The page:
Freezing the supersonic: Revealing the mesoscale of dynamically compressed materials using real-time, synchrotron X-ray imaging

Daniel E. Eakins

Department of Engineering Sciences, University of Oxford, United Kingdom Abstract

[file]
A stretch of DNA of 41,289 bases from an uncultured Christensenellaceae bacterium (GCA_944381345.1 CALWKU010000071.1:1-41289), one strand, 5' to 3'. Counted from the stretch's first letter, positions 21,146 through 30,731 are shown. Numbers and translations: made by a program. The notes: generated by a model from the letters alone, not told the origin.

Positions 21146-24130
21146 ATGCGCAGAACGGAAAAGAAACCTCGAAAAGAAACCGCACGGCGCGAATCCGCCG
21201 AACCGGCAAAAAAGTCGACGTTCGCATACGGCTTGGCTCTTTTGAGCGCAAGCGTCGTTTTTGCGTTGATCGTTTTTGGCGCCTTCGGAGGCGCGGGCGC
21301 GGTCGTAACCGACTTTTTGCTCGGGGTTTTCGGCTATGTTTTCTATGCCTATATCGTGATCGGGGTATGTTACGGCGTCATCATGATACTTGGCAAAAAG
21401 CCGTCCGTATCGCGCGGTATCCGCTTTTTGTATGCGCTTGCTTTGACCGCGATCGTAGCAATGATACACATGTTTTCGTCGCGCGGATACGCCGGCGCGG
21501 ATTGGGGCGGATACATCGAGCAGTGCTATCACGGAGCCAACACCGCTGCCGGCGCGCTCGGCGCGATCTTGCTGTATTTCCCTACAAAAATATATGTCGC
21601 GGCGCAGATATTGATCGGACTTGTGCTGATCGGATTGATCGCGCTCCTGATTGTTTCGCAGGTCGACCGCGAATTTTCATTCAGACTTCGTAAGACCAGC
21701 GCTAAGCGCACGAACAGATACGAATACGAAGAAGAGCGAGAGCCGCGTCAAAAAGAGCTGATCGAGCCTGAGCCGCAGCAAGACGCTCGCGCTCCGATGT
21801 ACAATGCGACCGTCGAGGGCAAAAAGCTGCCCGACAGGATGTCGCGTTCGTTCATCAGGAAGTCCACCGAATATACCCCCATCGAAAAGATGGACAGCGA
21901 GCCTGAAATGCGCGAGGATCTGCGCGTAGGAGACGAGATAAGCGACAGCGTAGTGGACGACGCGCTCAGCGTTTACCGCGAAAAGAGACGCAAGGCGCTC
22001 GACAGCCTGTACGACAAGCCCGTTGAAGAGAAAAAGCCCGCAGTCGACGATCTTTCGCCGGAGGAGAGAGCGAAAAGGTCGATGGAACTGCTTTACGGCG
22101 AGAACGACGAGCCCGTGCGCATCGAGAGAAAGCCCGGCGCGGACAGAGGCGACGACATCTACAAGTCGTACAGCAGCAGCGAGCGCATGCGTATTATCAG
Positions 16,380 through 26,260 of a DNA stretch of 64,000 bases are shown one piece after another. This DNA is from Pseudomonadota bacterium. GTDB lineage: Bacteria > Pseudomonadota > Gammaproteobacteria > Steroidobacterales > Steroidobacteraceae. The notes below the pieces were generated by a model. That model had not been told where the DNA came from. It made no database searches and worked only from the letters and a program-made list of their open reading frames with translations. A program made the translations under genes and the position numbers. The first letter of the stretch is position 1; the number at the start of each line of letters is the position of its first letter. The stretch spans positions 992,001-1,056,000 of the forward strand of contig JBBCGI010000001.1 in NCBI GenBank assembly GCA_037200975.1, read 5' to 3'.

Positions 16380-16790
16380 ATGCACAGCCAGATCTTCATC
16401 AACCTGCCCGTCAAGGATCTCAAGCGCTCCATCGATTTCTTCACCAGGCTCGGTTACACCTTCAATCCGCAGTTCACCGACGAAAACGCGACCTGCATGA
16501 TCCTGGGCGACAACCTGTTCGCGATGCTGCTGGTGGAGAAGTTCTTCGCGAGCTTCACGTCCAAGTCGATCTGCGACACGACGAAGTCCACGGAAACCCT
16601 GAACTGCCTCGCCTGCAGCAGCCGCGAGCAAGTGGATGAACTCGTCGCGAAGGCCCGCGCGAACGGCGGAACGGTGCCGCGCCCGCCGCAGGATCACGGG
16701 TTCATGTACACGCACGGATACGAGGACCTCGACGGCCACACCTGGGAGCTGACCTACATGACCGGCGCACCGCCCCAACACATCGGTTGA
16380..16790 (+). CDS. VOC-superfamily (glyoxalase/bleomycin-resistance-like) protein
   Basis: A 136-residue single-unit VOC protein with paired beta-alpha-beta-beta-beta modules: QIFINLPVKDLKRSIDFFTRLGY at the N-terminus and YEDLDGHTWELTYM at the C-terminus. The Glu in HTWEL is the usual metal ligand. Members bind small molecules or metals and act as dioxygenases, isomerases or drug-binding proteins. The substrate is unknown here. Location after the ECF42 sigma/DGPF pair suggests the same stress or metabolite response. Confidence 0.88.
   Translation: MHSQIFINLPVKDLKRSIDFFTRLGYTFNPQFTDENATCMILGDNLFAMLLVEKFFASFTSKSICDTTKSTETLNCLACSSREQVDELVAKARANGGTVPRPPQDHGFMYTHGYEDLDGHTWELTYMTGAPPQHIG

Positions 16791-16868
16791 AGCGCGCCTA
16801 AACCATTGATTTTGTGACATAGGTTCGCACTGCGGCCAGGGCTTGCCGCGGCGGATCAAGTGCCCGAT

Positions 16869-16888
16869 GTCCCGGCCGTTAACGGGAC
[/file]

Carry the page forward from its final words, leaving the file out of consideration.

Impact is a fundamental and ubiquitous process which subjects materials to rapid combinations of high pressure, temperature and deformation. These extreme conditions often drive behaviour not seen at ambient pressure in the form of novel deformation pathways (e.g. jetting, vorticity), failure modes (shear localization, brittle fracture), or nucleation of non-equilibrium phases. Enhancing the performance of materials in demanding environments relies upon better understanding of the link between these unique behaviours and the underlying mesoscale. This however has been experimentally inaccessible until recently, due to the short timescale (<100 ns) and subsurface nature of the processes of interest. In this talk, I discuss new capabilities for interrogating the sub-surface behaviour of materials under impulsive loading through real-time X-ray imaging at the European Synchrotron Radiation Facility. Using a bespoke single-stage gas gun designed for beamline ID19, materials can be subjected to impact stresses in the 10s of GPa range, with sequences of X-ray phase contrast images recorded at 5.68 MHz using a novel multi-camera indirect detection system. This new technique has enabled in situ visualisation of various extreme physical phenomena to be described, including void nucleation during rapid tensile failure, compaction of primordial astrophysical powders, and shock-driven cavity collapse. The transient mesoscopic details emerging from these new measurements have the potential to bridge the gap between bulk time-resolved diagnostics and mesoscale modelling, providing new insight into the hierarchical origins of dynamic material behaviour.